Bond yields continued their recent ascent Tuesday, putting pressure on stocks after the government sold $24 billion of three-year notes and an economic report showed further improvement in the services sector.

Weak demand for the government's first refunding auction ignited a flurry of selling Tuesday and sparked concern that the five-year and 10-year note sales planned for Wednesday and Thursday, respectively, might also disappoint.

"It's an emotional environment," said Tony Crescenzi, chief bond strategist at Miller Tabak & Co. and contributor to

TheStreet.com's

sister site

RealMoney

. "It sets a bad precedent for the upcoming auctions."

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The government needs to borrow heavily to pay for tax cuts and increased military spending, but the auctions have come at an inopportune time.

Investors have shunned bonds over the past six weeks, as talk about deflation has morphed into fears about inflation following a string of better-than-expected data. Ballooning budget deficits have also taken their toll. The White House estimates the deficit will hit $455 billion in the year ending Sept. 30 and $475 billion in the following year, and some economists have called those predictions conservative. Since hitting a low on July 13, the yield on the 10-year has surged 130 basis points.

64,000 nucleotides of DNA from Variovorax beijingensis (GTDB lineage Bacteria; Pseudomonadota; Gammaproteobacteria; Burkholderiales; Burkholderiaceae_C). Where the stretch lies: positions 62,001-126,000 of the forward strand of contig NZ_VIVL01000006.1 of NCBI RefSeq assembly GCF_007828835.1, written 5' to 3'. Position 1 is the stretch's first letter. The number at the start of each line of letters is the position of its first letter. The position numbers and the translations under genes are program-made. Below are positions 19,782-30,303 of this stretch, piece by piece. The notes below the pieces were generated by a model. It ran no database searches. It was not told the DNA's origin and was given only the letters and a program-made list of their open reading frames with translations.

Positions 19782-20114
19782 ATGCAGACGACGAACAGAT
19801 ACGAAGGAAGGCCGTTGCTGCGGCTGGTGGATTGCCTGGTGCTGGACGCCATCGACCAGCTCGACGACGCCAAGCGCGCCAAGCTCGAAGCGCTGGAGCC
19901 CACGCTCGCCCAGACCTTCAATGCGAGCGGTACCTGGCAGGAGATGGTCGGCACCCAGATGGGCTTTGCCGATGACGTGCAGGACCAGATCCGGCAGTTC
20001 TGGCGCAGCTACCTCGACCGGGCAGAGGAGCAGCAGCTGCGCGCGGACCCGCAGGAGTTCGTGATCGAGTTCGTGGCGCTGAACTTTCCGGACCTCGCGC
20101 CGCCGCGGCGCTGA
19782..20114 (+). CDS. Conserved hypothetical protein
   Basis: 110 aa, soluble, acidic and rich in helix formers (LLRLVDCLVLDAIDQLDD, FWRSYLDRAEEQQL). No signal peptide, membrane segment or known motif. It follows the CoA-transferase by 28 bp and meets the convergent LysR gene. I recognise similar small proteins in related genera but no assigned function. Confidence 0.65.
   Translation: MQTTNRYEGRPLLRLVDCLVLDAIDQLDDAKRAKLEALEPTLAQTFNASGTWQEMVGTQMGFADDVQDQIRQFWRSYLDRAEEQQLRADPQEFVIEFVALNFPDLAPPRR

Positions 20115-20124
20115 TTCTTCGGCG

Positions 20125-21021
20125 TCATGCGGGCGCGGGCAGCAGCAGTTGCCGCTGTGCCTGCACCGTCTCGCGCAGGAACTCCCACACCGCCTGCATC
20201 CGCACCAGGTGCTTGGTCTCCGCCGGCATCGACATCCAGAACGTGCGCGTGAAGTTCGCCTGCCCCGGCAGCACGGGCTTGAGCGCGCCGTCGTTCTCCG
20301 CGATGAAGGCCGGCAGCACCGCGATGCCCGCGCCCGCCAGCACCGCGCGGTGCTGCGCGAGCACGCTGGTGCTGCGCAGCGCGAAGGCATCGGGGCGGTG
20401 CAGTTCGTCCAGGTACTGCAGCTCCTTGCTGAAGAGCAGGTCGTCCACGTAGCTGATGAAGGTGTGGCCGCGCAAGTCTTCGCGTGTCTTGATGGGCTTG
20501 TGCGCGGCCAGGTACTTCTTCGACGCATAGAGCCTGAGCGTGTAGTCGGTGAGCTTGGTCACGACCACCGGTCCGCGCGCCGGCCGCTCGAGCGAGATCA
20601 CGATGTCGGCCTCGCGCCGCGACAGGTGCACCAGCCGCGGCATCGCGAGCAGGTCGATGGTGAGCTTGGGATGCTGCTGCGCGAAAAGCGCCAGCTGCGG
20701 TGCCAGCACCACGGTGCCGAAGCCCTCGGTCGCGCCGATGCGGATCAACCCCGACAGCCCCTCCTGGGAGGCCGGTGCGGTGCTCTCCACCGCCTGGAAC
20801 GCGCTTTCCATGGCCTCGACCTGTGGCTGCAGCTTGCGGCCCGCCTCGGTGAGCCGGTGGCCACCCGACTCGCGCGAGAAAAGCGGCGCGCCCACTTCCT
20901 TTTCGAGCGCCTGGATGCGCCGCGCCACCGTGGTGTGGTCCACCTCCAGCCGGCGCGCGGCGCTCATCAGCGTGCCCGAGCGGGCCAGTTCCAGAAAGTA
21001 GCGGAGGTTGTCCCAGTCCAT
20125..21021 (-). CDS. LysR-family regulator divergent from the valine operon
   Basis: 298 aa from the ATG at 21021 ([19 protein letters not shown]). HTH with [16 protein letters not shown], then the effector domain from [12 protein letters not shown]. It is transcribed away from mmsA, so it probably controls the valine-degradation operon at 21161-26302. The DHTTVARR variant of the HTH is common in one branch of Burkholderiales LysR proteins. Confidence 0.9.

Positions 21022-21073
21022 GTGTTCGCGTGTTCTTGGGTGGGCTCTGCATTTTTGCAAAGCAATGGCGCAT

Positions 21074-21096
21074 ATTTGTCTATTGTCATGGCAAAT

On Tuesday, the 10-year note fell 30/32, pushing its yield up to 4.41%. Meanwhile, the current three-year note fell 15/32 to yield 2.27%. "Even people who may see value are steering clear simply because they are nervous," Crescenzi said.

When the Treasury sells $18 billion worth of 10-year notes on Thursday, Crescenzi said there is a chance the bid-to-cover ratio could edge "uncomfortably close to 1:1." In other words, he fears there will only be $1 in bids for every $1 in notes being auctioned. "If that's the case, investors could become nervous that the government will have difficulty financing its spending needs," he said.

Treasuries came under pressure early on Tuesday after the Institute for Supply management said its services index rose to 65.1 in July from 60.6 in the previous month. That was the best reading since the survey began in July 1997, and it beat economists' estimates for a reading of 59. A strong economy often leads to inflation, which eats away at returns on fixed-income securities.

Some analysts worry that higher interest rates will hold back the economic recovery and lure investors away from stocks, which offer lower yields. The

Dow

fell 149 points to 9036 Tuesday while the Nasdaq fell 40 points to 1673.